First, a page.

The right often views the past positively, it sees change as a destroyer that undermines civilization’s accomplishments and threatens to usher in anarchy. It fights to conserve that which is threatened by the entropic winds of change. The conservative worldview is progressive in its own way, but it is the progress of the established order. It sees progress emerging from the accretion of civilization, rather than from the disruption of revolution.

Where the left tends to be unrealistically optimistic about the future, acting like a child running to the edge and jumping off, without remembering all the bumps and bruises before, the right tends to be pessimistic about the future. It tends to be wary of change because it is all too aware of how dangerous change can be.

Youth who do not understand the value of what is around them rush to the left. As they achieve a sense of worth, of the world around them and of their labors, they drift slowly to the right. Age also brings with it a sense of vulnerability. Knowing how you can be hurt, how fragile the thin skin of the body, the fleshy connections and organs dangling within, brings with it a different view of the world. Once you understand that you can lose and that you will lose, then you also understand how important it is to defend what you have left.

The vital mantra of the left is do something for the sake of doing something. Change for the sake of novelty. Action for the sake of action. This carnival drumbeat loses its appeal when you come to understand how dangerous change can be. Personal history becomes national history becomes personal history again as you live through it. Seeing what a mistake change can be as you watch politicians disgraced, causes revealed as fool’s errands and crusades fall apart, is a great teacher of the folly of change for the sake of change.

Reagan’s question, “Are you better off than you were four years ago?” is the fundamental challenge of the conservative that asks whether the change was really worth it. It is the question at the heart of the struggle between the right and the left.

Are you better off than you were twenty years ago or forty years ago? It’s an uncomfortable question because it has no simple answer. In some ways we are better off and in some ways we are worse off. Examining the question points us to the sources of the problem. The places where the tree has grown wrong, the branches that have to be pruned so that it may live.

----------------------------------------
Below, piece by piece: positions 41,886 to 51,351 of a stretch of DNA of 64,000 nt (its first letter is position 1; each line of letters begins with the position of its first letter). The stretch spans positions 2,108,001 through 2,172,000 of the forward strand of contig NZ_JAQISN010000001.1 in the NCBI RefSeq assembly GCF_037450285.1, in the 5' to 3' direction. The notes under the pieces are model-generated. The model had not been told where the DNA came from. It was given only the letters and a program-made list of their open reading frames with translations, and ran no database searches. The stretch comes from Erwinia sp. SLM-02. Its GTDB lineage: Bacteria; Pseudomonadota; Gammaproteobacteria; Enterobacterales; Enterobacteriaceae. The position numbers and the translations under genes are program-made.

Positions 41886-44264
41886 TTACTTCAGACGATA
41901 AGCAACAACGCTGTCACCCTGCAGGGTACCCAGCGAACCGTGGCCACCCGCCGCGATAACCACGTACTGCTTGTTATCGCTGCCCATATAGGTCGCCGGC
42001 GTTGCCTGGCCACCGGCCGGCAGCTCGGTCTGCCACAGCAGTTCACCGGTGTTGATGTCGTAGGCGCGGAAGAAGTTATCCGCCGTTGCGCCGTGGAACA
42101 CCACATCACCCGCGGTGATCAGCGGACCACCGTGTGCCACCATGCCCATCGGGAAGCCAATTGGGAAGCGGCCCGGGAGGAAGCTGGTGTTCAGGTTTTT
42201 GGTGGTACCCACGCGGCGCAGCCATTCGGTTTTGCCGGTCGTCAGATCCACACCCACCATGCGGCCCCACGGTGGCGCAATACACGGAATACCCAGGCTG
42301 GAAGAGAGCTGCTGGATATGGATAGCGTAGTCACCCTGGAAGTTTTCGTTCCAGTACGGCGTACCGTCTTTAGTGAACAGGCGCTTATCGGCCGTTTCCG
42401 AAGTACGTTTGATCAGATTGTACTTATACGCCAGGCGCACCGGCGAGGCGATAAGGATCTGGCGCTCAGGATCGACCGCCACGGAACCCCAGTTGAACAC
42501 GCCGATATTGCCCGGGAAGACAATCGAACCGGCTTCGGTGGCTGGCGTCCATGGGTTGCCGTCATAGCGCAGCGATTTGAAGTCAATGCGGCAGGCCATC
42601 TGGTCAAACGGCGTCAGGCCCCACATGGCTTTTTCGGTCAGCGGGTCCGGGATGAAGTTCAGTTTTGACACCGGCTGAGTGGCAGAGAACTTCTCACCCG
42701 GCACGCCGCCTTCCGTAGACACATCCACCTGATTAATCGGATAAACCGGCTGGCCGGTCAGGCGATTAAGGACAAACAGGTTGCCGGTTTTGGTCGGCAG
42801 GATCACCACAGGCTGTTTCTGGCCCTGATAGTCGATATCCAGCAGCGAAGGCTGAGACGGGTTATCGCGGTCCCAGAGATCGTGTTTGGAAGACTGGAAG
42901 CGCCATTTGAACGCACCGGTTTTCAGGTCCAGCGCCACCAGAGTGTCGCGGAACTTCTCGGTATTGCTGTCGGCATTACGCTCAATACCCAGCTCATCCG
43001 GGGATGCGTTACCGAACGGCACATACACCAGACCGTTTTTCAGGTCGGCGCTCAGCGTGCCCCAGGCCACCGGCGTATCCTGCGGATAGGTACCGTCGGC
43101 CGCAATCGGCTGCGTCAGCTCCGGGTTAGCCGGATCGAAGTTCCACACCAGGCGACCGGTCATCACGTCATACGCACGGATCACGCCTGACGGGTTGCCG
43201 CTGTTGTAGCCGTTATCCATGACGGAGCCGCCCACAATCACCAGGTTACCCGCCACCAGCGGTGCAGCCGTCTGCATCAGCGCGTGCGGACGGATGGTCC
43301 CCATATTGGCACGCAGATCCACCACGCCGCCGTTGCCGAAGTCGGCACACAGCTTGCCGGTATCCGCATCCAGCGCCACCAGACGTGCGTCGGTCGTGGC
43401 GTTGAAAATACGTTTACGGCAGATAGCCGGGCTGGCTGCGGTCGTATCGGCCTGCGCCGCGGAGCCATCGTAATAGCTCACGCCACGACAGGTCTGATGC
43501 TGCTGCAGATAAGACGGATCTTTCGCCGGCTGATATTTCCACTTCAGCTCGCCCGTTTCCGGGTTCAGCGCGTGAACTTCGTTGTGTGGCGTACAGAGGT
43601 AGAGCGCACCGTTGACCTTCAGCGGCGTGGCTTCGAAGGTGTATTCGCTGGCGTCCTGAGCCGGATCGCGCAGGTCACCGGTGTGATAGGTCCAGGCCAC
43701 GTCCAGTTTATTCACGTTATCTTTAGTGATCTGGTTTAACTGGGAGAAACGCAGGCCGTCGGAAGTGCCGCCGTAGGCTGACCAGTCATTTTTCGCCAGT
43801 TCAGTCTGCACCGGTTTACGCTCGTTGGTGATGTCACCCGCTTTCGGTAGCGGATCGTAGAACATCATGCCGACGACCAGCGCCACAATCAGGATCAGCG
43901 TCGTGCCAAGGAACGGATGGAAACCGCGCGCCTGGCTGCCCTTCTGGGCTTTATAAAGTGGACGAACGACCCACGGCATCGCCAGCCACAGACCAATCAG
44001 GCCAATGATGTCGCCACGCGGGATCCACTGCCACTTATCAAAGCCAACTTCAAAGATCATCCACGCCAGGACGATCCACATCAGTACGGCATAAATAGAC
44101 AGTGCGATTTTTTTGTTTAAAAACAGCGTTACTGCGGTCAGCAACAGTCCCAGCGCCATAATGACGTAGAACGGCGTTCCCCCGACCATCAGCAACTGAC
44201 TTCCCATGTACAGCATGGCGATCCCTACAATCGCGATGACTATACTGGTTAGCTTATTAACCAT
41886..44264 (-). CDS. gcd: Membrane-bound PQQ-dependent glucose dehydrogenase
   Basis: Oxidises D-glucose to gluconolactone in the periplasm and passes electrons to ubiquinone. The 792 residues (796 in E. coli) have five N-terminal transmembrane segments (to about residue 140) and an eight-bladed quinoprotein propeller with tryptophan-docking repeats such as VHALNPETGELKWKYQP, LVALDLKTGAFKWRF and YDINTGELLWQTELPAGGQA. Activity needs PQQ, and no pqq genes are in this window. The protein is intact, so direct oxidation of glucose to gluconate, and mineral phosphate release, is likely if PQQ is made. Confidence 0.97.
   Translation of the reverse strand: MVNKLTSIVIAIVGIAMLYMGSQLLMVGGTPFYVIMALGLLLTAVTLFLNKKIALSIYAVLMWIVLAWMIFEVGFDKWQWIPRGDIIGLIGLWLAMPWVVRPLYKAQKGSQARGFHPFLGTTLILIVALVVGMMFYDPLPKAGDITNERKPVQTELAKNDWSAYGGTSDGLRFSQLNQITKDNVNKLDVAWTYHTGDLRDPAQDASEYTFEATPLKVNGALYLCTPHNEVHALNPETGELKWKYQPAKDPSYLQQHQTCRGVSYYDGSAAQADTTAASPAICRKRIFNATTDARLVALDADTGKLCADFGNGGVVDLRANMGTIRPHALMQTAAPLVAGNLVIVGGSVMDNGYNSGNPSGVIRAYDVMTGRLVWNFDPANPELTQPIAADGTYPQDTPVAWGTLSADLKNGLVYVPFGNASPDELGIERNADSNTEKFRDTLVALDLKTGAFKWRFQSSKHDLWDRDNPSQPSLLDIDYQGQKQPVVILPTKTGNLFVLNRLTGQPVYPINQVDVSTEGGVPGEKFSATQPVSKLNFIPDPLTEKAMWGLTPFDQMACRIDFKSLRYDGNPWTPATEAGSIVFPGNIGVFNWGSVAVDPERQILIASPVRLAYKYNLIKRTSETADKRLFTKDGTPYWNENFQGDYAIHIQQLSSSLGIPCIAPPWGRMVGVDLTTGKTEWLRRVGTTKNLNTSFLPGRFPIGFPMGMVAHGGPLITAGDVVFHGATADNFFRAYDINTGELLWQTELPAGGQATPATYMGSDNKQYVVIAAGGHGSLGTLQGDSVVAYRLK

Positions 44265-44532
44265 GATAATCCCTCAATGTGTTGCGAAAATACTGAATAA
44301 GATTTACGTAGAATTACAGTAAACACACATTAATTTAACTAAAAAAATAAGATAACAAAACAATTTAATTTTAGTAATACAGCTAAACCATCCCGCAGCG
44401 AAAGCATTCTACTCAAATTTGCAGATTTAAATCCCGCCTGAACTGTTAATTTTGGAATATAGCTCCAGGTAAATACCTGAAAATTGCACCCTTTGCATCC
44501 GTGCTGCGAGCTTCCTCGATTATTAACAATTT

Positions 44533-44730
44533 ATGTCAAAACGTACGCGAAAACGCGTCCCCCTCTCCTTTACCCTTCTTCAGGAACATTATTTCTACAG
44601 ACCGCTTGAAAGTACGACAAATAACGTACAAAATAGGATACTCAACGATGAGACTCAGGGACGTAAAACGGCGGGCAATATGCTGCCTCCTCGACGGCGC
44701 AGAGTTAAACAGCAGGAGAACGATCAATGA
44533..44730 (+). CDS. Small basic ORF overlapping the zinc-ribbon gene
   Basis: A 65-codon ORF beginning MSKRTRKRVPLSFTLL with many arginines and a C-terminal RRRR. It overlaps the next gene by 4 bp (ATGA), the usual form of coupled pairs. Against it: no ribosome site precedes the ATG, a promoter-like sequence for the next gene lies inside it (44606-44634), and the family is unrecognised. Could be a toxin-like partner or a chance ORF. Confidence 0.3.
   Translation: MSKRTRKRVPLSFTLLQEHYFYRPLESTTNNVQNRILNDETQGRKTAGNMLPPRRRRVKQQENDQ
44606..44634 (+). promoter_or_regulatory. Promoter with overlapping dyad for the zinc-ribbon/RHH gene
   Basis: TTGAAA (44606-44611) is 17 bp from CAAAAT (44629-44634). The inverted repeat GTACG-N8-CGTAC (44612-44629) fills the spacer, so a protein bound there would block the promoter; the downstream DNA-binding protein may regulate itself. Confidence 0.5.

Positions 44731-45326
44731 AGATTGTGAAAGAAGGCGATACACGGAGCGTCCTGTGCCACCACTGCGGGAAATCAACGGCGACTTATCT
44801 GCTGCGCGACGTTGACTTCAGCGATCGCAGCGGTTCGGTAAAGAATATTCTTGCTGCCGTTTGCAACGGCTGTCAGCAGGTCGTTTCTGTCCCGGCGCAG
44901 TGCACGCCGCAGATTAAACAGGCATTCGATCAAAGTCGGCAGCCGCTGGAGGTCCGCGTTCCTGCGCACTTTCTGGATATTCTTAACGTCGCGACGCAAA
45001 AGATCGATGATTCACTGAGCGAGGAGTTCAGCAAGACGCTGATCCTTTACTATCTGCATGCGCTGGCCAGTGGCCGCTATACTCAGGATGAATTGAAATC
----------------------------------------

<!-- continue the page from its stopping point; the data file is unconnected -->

The power of this question is that it challenges the narrative of change. It asks us to examine that most basic premise that change is good. But beyond the narrative tangles of those in power and those out of power, is the larger echo of that question which asks whether the world overall is becoming a better or worse place.

This question has deeper resonances. Is history a wheel or a rocket shooting up to the stars? Are we on an inevitable evolutionary trajectory rising up or are we doomed to repeat dark ages, progress and then dark ages again? Beneath all the speculations and theorizing is the grim question, what becomes of us? Not us individually, but our societies, our nations, our civilizations, our accomplishments and our way of life.

If I Were Prime Minister: the Gov’t of an Anarcho-Capitalist

Sunday, March 24th, 2013

Note: This is satire, but does accurately reflect my feelings towards the Israeli government.

While I do not believe in the legitimacy of any government to exist at all, if I were forced to be Israel’s prime minister at gunpoint (it could happen any day now) and I had to name ministers, what would my government look like, and who would be in it?

I started thinking about this for more than a fraction of a second when I saw who got what in the divvying up of ministerial positions. So-and-so is minister of “strategic affairs.” Some other guy is minister of “agriculture.” Another idiot is in charge of “water,” because after all, if some politician who knows nothing about water supplies is not in charge of all of our water, we’ll all thirst to death and the Kinneret will turn into sewage overnight. This has already happened twice back before politicians were in charge of water.